On February 1, 2017, I decide it’s probably best for me to just settle this up by going to San Francisco General Hospital in person, because I also wanted to my medical records for reasons of my own recovery while I still try to figure out what exactly happened to me personally in October. I go to the medical records department and get everything I can, and then I go to the billing department since I’m in the area.

I make my way to 1001 Potrero Ave, Building 20, floor 4.

MRW I’m trying to find this billing department

For future reference, to get to building 20 of 1001 Potrero Ave you need to enter from 22nd Street, and enter from Building 1 which shares a building with Buildings 1, 10, and 20. It’s directly across from Building 80 and 90, which are a separate set of buildings which are also the same building.

I get into the elevator, which I’m pretty sure is the same elevator they used when filming “The Shining.” I make my way up to the billing department for San Francisco General Hospital, who have offices near San Francisco General Hospital Medical Group Billing Department but again these are totally separate offices.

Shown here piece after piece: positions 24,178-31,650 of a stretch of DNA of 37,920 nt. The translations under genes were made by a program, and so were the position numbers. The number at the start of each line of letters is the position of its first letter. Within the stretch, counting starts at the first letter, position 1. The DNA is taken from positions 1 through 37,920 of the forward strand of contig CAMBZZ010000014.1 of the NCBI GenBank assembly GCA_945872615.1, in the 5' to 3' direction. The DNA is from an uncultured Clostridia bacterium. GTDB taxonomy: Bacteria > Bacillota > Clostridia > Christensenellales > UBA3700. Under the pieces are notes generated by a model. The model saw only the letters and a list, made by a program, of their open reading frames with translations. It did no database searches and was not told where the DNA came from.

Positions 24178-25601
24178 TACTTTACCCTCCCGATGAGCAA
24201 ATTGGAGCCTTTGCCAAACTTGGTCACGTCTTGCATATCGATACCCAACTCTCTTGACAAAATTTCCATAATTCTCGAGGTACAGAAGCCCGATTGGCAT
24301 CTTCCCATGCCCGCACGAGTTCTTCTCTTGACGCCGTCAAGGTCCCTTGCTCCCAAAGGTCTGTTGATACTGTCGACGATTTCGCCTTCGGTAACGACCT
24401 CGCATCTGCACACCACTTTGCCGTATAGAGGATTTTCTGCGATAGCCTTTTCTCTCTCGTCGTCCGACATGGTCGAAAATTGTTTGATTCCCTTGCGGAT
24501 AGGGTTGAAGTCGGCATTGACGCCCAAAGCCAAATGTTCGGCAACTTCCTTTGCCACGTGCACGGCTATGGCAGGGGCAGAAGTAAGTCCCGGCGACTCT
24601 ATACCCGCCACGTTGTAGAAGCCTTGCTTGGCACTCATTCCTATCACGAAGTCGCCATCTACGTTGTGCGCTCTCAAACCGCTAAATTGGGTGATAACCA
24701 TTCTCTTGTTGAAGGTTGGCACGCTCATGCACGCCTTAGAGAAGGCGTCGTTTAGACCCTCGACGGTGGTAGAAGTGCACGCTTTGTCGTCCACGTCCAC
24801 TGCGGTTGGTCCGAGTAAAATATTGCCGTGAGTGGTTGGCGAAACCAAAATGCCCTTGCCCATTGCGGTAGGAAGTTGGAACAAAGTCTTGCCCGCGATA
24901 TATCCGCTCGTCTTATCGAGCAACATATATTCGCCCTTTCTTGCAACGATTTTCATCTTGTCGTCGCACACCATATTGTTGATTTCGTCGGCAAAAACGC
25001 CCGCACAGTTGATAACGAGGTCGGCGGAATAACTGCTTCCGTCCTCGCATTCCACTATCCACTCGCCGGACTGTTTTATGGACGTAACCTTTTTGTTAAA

I spoke with Janice. She looked me up and found that I had a $0 balance. I insisted that there must be some mistake — I’m getting letters saying something’s up. She offered to make up a balance if it would make me feel better, which I politely declined.

In walks May, who works with the SFGH Medical Group — an entirely separate group who is not in-network with Anthem. We’ve (supposedly) found the issue! There’s a $789 balance due, which has been transferred to Transworld Systems Incorporated, a debt collection agency. This was the first time I had ever heard about a $789 balance at all — that ended up being this whole other completely separate thing for the same date — see “Screw-up #3” below.